“If that is so,” asked the other, “why give yourself so much trouble?” He answered, “I am reading for the sake of God!” The good and holy man replied, “For God’s sake do not read, for if you chant the Koran in this manner, you are casting a shade over the glory of Islam.
Saadi’s story is an instructive one for Muslims and Progressive Christians alike. All too often we attribute to God human characteristics like jealousy and neediness, which in turn makes us think that God demands that we glorify Him and do things for His sake. By doing so, we paint God in a rather poor light, as if he were akin to an insecure earthly father who demands allegiance and obedience from his adult children.
God (the good heavenly Father) wants us to read scripture and poetry not for His sake, but for our own sake, for the benefit of the Christ seed in us, so that we might grow in our love for one another and the living world around us. It is by realizing our potential as Sons and Daughters of God, and loving our neighbors as ourselves, that we honor Islam and Mohammed, Christianity and Jesus, and God the Father, not by appealing to Jehovah’s or Allah’s non-existent vanity.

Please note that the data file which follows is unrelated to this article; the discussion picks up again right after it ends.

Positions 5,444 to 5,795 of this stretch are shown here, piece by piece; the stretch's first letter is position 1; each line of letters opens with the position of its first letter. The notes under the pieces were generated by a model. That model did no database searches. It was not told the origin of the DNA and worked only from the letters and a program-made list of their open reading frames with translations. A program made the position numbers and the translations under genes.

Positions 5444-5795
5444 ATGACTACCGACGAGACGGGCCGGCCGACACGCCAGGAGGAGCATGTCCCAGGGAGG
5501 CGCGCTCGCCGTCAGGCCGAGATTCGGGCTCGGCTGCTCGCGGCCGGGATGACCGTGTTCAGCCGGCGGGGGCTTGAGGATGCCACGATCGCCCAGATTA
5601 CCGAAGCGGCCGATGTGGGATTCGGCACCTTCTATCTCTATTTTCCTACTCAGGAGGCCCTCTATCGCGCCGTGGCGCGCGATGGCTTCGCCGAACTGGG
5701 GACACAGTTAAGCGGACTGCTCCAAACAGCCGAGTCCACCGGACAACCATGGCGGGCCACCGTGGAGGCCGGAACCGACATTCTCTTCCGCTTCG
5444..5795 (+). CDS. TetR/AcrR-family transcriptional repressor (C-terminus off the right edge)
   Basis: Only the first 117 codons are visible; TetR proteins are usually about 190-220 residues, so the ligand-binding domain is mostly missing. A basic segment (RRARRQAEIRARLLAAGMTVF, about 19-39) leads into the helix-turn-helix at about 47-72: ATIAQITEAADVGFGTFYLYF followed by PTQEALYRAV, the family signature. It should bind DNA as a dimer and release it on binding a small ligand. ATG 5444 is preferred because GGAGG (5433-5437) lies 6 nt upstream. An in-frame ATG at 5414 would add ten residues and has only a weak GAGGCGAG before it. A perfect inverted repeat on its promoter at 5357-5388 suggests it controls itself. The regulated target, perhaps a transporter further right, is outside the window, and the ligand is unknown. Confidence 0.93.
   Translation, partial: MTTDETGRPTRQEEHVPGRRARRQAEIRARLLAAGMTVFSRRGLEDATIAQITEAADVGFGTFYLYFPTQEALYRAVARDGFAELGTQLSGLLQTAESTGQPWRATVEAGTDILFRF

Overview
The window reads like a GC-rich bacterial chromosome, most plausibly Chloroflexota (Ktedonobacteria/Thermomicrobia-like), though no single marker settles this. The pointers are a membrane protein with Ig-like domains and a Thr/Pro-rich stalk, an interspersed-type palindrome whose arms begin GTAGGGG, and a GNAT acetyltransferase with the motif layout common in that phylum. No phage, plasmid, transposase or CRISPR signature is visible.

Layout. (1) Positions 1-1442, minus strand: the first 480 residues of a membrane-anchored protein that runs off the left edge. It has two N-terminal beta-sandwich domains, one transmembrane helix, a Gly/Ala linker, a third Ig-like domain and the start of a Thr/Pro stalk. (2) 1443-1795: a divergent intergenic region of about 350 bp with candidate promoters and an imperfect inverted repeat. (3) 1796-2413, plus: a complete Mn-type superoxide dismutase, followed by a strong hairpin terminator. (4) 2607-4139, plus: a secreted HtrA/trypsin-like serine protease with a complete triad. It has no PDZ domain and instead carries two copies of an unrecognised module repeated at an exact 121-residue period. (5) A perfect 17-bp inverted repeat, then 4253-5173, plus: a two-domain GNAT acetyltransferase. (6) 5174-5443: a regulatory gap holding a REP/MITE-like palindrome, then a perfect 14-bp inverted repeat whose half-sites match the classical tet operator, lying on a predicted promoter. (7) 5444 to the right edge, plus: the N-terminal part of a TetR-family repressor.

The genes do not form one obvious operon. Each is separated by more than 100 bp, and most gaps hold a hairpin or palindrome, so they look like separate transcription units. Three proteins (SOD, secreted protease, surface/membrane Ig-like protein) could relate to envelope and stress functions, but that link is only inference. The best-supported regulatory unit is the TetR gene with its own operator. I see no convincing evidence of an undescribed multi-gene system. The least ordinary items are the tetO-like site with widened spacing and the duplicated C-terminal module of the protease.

Please subscribe to The Living Hour’s free Daily SBNR Motivationals by entering your email address into the “Opening the Small Gate” box in the right corner of this web page. Thisseries is written for Unitarians, Agnostics, and all who seek a richer life.
To read about Joseph Campbell, Carlos Castaneda, and the Power of Myth, please go to: Bliss Path & Heart Road.
Looking up, Jesus saw the rich people putting their gifts into the chests for the temple offerings. 2 He saw, too, a widow in poor circumstances putting two farthings into them. 3 On this he said: “I tell you that this poor widow has put in more than all the others; 4 For everyone else here put in something from what they had to spare, while she, in her need, has put in all she had to live upon.”
5 When some of them spoke about the temple being decorated with beautiful stones and offerings, Jesus said: 6 “As for these things that you are looking at, a time is coming when not one stone will be left upon another here, which will not be thrown down.”
7 So the disciples questioned Jesus: “But, Teacher, when will this be? And what sign will there be when this is near?” 8 And Jesus said: “See that you are not led astray; for many will take my name, and come saying ‘I am He,’ and ‘The time is close at hand.’ Do not follow them. 9 And, when you hear of wars and disturbances, do not be terrified, for these things must occur first; but the end will not be at once.”
10 Then he said to them: “‘Nation will rise against nation and kingdom against kingdom,’ 11 And there will be great earth-quakes, and plagues, and famines in various places, and there will be terrible appearances and signs in the heavens. 12 Before all this, they will lay hands on you and persecute you, and they will betray you to synagogues and put you in prison, bringing you before kings and governors for the sake of my name. 13 Then will be your opportunity of testifying for me.”